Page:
Hay supplies will stay tight into 2009, says economist
Hay supplies will remain tight and prices high at least through spring 2009, predicts Matt Diersen, South Dakota State University ag economist.
Diersen doubts that the high prices will result in a significant increase in hay production this year, given the record-high price levels of corn, soybeans and wheat.
“I think it'll be another close year in terms of the ability of hay growers to meet the demand that's out there,” he says. “Demand is good from one end of the country to the other, and stocks of hay are nowhere listed as abundant.”
Diersen is referring to USDA's January Crop Production report, which estimated Dec. 1 hay stocks by state. The report, issued Jan. 11, also included the agency's final estimate of 2007 hay production. While it contained a few surprises, the report didn't change Diersen's overall view of the hay supply and demand situation for the coming marketing year.
USDA estimated 2007 hay production at 150 million tons, a 2% increase over its previous estimate made in October, and 6% more than the final 2006 amount. Production of alfalfa and alfalfa-grass mixtures, at 72.6 million tons, was 1% higher than the 2006 figure.
Last spring's anticipated switch-over from hay to corn apparently didn't happen on a large scale, as harvested acreage of all types of hay was up 1%, and alfalfa acreage even increased slightly. The final 2007 all-hay harvested acreage figure is 61.6 million, with alfalfa and alfalfa mixtures accounting for 21.7 million acres of it.
Dec. 1 hay stocks were 8% higher than the year-earlier figure, at 104 million tons. But taken at face value, that number may be misleading, says Diersen. The biggest increases by far were in Oklahoma and Texas, both of which had a wet year but now are dry again. Those stocks, probably mostly grass hay, likely will be utilized within the two states.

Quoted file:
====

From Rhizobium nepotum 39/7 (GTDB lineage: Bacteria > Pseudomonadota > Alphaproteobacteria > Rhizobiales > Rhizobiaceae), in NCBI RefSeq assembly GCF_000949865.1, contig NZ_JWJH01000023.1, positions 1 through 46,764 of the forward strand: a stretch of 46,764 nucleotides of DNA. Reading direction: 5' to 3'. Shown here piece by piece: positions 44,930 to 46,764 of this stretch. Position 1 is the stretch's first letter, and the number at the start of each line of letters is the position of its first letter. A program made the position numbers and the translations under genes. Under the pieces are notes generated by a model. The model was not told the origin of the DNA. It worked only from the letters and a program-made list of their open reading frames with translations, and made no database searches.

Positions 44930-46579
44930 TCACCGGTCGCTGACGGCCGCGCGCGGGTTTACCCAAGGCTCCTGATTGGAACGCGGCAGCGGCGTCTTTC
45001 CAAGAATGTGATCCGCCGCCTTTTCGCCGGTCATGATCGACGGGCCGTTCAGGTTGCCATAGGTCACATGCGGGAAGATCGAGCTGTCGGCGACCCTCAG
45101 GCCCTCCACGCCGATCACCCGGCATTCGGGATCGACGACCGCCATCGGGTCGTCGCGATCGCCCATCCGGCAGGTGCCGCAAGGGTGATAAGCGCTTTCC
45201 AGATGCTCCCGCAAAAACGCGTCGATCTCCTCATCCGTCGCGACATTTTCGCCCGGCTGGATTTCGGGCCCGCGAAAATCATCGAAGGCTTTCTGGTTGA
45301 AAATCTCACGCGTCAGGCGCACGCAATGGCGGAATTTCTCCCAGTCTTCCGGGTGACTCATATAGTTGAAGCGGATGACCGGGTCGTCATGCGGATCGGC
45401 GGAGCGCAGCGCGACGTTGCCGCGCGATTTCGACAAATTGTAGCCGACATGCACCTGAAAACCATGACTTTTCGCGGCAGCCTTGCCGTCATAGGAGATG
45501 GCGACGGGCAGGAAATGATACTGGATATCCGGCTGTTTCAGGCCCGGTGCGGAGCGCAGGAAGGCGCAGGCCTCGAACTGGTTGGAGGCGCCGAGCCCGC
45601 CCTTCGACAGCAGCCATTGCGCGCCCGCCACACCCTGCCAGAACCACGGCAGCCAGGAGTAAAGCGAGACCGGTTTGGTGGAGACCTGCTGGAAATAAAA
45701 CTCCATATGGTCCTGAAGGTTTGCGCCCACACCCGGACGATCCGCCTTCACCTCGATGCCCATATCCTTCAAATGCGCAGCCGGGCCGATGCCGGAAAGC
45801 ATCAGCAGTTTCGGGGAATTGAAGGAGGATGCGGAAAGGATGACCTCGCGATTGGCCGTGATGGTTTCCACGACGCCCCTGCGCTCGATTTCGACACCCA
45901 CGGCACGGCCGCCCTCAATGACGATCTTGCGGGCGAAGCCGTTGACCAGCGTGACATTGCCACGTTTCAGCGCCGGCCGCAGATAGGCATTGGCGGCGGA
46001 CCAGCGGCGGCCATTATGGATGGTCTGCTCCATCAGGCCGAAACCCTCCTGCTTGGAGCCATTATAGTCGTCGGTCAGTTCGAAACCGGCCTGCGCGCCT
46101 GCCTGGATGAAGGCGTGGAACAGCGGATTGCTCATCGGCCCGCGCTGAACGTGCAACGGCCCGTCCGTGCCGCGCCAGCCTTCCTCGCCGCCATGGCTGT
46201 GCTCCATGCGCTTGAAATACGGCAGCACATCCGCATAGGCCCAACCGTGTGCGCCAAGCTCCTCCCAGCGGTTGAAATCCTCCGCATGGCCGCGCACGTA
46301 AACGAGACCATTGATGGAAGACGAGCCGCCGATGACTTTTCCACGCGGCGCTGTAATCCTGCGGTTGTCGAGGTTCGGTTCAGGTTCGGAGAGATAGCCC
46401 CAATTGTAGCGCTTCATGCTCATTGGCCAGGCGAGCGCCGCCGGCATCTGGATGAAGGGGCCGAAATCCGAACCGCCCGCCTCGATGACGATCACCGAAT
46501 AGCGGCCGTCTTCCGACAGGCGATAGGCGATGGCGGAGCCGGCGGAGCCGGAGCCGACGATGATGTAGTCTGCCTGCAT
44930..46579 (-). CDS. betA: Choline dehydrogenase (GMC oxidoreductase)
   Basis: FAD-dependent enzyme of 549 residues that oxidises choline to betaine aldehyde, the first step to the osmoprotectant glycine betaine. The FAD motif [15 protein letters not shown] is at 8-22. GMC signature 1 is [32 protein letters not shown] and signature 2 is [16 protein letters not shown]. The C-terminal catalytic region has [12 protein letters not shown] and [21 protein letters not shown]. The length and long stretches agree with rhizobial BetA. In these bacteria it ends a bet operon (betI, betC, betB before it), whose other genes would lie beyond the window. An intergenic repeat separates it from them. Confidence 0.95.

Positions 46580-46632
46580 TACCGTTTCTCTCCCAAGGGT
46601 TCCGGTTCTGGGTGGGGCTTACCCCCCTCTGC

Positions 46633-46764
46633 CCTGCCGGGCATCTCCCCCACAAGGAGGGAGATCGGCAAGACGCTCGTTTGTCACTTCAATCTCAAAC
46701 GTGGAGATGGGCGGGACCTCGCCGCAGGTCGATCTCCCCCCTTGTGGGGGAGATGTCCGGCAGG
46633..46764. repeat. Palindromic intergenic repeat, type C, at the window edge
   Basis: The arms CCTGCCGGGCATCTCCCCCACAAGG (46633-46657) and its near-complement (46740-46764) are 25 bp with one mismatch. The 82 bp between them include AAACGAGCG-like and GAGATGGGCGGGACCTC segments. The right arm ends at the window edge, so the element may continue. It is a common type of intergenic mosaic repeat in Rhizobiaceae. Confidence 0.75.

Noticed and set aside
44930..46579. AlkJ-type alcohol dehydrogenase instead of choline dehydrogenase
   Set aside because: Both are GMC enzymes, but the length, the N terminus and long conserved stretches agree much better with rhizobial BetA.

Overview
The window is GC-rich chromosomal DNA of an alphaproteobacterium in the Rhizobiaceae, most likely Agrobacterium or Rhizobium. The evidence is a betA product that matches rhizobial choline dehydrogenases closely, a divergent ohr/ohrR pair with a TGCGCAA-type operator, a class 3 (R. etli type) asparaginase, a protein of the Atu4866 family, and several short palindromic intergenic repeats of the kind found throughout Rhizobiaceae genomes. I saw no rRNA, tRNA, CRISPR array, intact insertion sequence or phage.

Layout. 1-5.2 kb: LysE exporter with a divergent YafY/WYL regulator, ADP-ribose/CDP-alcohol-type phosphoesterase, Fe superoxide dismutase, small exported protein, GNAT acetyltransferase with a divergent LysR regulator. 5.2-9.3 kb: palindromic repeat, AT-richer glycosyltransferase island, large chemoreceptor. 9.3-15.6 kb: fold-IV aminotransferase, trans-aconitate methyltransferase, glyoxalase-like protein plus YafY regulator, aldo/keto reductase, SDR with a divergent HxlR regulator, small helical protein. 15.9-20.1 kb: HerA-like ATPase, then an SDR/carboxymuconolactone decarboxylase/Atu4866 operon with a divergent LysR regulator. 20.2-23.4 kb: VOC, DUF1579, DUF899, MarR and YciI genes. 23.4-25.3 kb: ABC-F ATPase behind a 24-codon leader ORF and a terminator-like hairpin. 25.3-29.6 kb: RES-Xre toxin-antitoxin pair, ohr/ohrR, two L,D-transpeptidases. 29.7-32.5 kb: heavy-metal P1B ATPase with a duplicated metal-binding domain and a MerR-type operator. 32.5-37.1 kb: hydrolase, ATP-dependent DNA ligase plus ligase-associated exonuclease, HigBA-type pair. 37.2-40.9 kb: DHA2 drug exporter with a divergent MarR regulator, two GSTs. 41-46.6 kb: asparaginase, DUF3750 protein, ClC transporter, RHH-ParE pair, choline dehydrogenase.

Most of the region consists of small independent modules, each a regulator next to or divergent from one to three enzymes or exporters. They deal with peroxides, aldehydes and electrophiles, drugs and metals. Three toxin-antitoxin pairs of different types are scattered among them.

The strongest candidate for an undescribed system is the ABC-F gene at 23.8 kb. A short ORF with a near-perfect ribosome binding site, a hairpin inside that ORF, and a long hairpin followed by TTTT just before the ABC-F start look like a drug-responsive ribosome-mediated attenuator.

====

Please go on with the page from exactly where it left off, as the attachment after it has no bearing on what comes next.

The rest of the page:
USDA reported that 11% fewer alfalfa acres were seeded last year than in 2006, but that probably doesn't point to lower production this year, he says. Wisconsin, where growers increased their alfalfa acreage the previous two years, accounted for most of the 2007 reduction.
“I would say alfalfa seedings point to stable acres,” says Diersen.
Although hay prices are at record levels in some states this winter, he points out that the national average price has dropped since peaking just before the 2007 harvest began in most of the country. The National Agricultural Statistics Service reported that the all-hay average price was $133/ton in December, down from $145/ton last May. Supplies were very low then, because the 2006 crop was the smallest since 1988 due to drought.
Diersen doubts that new price records will be set during the 2008-09 marketing year.
“Prices will remain relatively high, but … I wouldn't expect the national price level to get back to what we saw in May last year,” he says.
The next indicator of 2008 hay production will be in USDA's March Planting Intentions report, which will estimate the number of hay acres growers expect to harvest. To put that number in perspective, the all-time-low March estimate was 59 million acres in 1995. In March 2007, growers said they planned to harvest 63 million acres, and the final number came in at 61.6 million.